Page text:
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Last year Governor Nixon froze $400 million worth of spending allocated for education, state services and capital improvements. He took this action in order to make it clear that efforts by the legislature to override his veto of HB253 would result in long-term damage to state revenue that would have to be offset by reallocating funds:

“The choice before us is stark and clear,” Nixon told reporters.  “Members of the General Assembly can either support House Bill 253 or they can support education, but they can’t do both.”

The Governor’s dramatic action, which simply underlined the detailed evidence he had already made available to support his arguments against the tax-cut, seemed to have worked. HB253 went down in figurative flames, enabling Nixon to free up some of the frozen funds.

Given the braying about spending offsets for every piece of social services spending that we get from national Republican legislators, you’d expect our GOP homies would understand how it works and man up. But no way. Nixon’s strategy enraged plenty of Republicans who were confident that they were going to be able to deliver a juicy tax-cut for their corporate patrons. Who, after all, likes to be outplayed, especially when, to all appearances, one holds all the cards?

But elephants never forget, and state GOPers now think they’ve figured out a way to get payback and thwart future efforts to make education the topic when they want it to be nothing but tax-cuts:

The Missouri Constitution allows the governor to control the rate appropriations are spent and to reduce spending when state revenues are less than the estimate upon which the budget is based.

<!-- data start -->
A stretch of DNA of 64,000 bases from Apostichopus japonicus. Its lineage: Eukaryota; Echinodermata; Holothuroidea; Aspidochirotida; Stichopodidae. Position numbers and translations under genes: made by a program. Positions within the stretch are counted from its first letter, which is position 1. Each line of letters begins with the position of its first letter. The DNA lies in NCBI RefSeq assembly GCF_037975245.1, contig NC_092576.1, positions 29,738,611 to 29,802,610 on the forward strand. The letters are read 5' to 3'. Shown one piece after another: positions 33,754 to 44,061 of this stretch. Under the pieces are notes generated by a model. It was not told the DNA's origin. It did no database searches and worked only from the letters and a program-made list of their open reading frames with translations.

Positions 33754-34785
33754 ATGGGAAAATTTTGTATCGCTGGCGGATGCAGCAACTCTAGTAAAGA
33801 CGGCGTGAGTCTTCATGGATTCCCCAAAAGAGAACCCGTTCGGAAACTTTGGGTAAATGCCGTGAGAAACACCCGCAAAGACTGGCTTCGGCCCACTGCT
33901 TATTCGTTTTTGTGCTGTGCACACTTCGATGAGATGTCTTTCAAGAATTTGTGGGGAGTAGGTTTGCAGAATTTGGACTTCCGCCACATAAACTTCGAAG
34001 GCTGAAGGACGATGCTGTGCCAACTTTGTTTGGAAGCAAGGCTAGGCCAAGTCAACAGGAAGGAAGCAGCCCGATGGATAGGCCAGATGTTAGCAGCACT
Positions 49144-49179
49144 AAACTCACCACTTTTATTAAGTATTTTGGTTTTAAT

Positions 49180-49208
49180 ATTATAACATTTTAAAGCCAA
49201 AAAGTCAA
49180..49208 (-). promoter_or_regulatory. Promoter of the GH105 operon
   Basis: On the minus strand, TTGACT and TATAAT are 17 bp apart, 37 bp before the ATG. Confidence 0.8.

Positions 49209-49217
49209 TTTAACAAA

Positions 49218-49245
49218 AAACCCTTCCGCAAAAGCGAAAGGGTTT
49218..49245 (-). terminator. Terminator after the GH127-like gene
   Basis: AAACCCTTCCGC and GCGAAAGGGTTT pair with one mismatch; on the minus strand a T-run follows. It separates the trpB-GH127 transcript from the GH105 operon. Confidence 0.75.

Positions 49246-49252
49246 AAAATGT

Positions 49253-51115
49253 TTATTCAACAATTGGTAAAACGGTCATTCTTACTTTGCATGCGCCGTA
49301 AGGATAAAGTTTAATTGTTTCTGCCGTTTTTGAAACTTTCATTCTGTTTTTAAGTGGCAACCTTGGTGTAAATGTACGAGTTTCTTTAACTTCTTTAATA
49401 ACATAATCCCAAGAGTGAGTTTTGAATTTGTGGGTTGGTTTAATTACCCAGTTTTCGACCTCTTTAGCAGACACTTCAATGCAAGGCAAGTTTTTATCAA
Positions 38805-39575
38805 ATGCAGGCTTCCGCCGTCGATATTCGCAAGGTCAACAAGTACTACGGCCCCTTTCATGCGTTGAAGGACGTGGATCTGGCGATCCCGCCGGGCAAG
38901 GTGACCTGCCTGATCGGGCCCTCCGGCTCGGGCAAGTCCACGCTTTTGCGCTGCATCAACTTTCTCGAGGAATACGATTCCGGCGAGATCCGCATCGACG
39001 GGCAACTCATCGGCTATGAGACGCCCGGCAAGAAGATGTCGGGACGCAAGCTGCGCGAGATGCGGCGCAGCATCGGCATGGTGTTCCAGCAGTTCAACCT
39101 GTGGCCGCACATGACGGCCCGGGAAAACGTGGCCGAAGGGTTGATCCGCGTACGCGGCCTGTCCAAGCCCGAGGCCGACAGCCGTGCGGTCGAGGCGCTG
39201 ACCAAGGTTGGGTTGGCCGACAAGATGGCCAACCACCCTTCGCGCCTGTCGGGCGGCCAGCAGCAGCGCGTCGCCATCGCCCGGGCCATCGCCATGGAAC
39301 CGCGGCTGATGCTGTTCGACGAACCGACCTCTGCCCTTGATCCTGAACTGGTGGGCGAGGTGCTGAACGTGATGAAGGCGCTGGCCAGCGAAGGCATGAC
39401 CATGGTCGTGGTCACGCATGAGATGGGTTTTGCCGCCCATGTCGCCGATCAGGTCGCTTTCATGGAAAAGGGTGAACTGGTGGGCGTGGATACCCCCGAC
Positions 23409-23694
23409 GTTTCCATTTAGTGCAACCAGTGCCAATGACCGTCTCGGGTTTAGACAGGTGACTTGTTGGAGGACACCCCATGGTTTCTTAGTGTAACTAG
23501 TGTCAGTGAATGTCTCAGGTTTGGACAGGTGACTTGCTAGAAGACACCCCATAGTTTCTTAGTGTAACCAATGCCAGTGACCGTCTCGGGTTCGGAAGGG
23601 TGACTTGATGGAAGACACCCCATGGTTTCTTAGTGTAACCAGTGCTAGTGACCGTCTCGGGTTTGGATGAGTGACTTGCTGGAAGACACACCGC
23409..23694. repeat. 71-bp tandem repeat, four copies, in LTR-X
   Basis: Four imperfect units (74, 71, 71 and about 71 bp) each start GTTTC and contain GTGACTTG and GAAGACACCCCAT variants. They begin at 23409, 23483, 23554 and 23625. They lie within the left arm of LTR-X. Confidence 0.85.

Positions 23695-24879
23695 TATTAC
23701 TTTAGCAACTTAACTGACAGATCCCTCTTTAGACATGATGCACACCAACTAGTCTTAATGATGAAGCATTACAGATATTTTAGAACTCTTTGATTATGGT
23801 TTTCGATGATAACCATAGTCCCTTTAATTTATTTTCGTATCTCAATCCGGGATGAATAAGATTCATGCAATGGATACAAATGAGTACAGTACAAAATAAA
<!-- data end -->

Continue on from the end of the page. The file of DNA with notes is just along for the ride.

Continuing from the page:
Republican Sen. Ryan Silvey, of Kanas City, has proposed a constitutional amendment that would exclude spending through the Department of Elementary and Secondary Education from that budget-trimming authority. A constitutional amendment would require a statewide vote if it passes the Legislature.

There  you have it: Rep. Silvey’s SJR45 , a tit-for-tat move that, by putting a constitutional amendment on the state ballot, seeks to tilt the playing board for future tax policy games. It’s an interesting move since Missouri House Speaker Tim Jones claimed that the Governor was violating the constitution last year. The fact that nobody took the Governor to court and that the GOP is now hoping to ask Missourians to amend their constitution, suggests that they didn’t really think the constitutional objection had much weight. Republicans were simply playing the empty constitutional card that they always pull when they’ve not got anything else up their sleeves.

Although the true purpose of of Silvey’s gambit is clear, he also wants to pose as a stalwart supporter of education by ignoring the context the Governor’s actions, the threat posed by the Republican corporate tax-cut, tweeting “Today I filed SJR45 to amend the MO Constitution to prohibit the Governor from withholding money from schools. Education is too important. ” Damn straight education’s important. That’s why the Governor did what he did.

Silvey later added, “My SJR45 will finally remove school kids from being a piece on the Governor’s political chess board.” I don’t know about you, but I’d be glad to let the Governor use my children as pieces on his “political chess board” if it saved their schools from Republican raids on the state’s revenue stream. Good schools cost money. Heck, even mediocre schools cost money. Tax-cuts for corporations and rich people take the money we need for schools, among other things, and, to be honest,  they haven’t done much for the economy of states that have beggared themselves through  this type of tax-cutting. What we ought to be asking Silvey is, if he’s so big on eduction, why isn’t he proposing a way to secure some new revenue to pay for it?

Nobody wants to hurt education and, in general, at any rate, everybody likes the idea of tax-cuts, but the two are tightly linked in Missouri, a state that currently can’t manage to properly fund its schools. Why does it bother Republicans so much when this linkage is made explicit? Why can’t they be upfront about the consequences of their low- or no-tax philosophy? And finally, why should anyone vote for Silvey’s constitutional amendment, which is no more than a cynical effort to checkmate a Governor who’s trying against all odds to improve Missouri’s mediocre educational system.